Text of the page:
Did You See That?

In January this year, I missed the Super Blue Blood Moon, that rare event saw a total lunar eclipse occur when the second full moon for the month was in perigee (its point of orbit when its nearest the Earth).  I was guttered, the weather was so unkind with huge summer storms rolling in even though clear skies were predicted.

But I did say back then that what I love so much about the Moon is that every month there’s a chance to see it full.  Sometimes there are two chances, and at other times special events coincide with the Moon being full.  This is what happened during the recent eclipse when totality – the duration of total obstruction during an eclipse – lasted an unusually long time and it’s all thanks to a few celestial events converging – well, almost converging.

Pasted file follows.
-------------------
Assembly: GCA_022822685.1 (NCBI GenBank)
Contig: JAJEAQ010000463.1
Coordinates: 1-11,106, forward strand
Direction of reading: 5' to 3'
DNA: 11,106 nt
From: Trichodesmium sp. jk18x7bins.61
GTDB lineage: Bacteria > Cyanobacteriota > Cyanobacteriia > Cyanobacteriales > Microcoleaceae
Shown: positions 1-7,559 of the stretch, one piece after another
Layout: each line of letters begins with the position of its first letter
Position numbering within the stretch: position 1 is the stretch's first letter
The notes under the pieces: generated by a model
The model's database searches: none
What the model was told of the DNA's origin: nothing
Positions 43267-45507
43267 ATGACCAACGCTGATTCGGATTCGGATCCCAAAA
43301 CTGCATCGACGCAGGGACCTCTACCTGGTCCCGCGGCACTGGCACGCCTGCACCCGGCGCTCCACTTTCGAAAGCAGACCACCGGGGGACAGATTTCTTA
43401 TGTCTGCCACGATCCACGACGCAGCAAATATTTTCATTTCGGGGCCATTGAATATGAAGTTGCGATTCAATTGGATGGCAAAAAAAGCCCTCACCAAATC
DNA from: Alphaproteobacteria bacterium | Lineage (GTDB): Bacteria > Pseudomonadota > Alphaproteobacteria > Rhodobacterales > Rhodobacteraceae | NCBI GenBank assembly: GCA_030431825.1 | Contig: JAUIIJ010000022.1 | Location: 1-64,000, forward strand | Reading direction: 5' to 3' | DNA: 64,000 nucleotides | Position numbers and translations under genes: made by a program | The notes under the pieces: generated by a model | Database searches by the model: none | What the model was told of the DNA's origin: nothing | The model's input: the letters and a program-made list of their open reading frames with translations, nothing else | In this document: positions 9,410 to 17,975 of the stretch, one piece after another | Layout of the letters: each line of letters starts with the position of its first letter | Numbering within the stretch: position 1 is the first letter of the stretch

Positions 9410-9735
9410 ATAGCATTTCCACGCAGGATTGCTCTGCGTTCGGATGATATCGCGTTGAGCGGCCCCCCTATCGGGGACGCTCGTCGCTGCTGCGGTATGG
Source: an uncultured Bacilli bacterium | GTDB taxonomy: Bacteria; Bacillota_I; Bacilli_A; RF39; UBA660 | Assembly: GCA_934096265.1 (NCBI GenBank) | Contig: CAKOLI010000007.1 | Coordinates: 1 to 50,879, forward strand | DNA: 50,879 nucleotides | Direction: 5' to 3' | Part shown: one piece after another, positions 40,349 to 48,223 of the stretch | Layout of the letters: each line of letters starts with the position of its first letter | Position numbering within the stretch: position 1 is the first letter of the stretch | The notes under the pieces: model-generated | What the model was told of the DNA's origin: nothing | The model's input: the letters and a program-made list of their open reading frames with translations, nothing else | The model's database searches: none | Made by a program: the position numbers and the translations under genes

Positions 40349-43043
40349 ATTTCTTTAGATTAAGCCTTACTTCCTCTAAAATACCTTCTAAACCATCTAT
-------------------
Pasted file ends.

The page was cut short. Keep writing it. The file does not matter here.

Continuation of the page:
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Magnificent Mars

Look up into the night sky at the moment and, providing there are no clouds to obstruct your view, it will be hard to miss seeing Mars, which is currently nearing its closest approach to Earth in almost 15 years and looking resplendently bright.

Rising approx. two hours after the Moon last night, Mars was clearly visible.  I’ve been watching it for a few nights as it moves towards opposition in the early hours of Saturday morning when will also be at its brightest since it made its closest approach to Earth in almost 60,000 years back in 2003*. Continue reading →